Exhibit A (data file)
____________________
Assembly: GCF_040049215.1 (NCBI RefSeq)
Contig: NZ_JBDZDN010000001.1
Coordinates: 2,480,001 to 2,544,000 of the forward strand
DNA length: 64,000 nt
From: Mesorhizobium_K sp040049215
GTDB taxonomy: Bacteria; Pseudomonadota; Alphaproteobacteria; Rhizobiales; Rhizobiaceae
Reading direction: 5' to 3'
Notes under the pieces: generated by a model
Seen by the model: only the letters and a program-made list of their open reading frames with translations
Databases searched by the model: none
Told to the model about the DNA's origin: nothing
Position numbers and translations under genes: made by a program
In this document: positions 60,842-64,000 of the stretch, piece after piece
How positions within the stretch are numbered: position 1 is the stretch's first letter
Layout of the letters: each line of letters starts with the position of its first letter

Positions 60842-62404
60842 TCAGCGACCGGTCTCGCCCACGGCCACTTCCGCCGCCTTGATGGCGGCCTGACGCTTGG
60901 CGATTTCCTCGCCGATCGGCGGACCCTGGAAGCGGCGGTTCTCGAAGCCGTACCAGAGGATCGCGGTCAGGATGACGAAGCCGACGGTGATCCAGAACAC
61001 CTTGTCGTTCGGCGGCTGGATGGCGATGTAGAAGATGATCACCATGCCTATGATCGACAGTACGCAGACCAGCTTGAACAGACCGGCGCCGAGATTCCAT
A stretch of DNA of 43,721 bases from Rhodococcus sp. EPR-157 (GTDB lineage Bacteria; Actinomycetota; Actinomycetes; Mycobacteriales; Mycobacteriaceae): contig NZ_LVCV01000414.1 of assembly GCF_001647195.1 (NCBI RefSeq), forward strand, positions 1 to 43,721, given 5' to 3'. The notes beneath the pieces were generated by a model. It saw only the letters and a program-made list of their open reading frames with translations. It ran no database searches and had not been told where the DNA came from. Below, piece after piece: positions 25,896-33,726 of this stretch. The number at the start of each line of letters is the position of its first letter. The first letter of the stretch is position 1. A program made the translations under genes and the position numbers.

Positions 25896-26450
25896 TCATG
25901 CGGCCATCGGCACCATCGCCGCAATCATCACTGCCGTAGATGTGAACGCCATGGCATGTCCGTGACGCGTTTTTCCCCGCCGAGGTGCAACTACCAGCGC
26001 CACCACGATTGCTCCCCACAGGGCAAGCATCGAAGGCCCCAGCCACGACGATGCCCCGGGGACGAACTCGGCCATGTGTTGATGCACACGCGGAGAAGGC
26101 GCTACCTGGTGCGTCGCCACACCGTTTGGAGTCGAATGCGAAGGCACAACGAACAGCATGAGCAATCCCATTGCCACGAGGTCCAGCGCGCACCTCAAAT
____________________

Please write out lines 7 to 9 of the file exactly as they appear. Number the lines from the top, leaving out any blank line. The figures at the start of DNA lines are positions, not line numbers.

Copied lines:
Reading direction: 5' to 3'
Notes under the pieces: generated by a model
Seen by the model: only the letters and a program-made list of their open reading frames with translations